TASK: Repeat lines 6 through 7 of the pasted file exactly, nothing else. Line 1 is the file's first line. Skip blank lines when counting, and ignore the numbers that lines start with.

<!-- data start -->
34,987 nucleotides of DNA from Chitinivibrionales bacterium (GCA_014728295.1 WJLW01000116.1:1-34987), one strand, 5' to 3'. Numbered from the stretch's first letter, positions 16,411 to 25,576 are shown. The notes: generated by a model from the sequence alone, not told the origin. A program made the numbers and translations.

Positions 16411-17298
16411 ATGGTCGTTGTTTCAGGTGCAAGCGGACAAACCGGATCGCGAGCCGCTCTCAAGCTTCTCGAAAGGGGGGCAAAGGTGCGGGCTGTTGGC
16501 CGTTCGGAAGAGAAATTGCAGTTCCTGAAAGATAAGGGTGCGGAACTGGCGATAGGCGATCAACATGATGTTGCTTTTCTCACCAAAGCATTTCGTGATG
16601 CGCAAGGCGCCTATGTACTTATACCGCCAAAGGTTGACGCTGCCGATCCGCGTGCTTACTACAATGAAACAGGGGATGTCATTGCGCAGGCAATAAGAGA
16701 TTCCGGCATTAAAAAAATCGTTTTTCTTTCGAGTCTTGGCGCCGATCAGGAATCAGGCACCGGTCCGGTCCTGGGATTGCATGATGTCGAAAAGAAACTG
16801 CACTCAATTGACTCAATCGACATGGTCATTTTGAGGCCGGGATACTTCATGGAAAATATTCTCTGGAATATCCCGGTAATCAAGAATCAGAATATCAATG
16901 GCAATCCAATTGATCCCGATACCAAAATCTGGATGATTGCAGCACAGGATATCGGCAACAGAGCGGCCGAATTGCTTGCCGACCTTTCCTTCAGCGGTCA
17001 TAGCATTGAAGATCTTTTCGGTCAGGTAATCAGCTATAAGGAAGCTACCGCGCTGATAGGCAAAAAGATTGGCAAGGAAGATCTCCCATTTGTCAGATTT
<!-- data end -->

16701 TTCCGGCATTAAAAAAATCGTTTTTCTTTCGAGTCTTGGCGCCGATCAGGAATCAGGCACCGGTCCGGTCCTGGGATTGCATGATGTCGAAAAGAAACTG
16801 CACTCAATTGACTCAATCGACATGGTCATTTTGAGGCCGGGATACTTCATGGAAAATATTCTCTGGAATATCCCGGTAATCAAGAATCAGAATATCAATG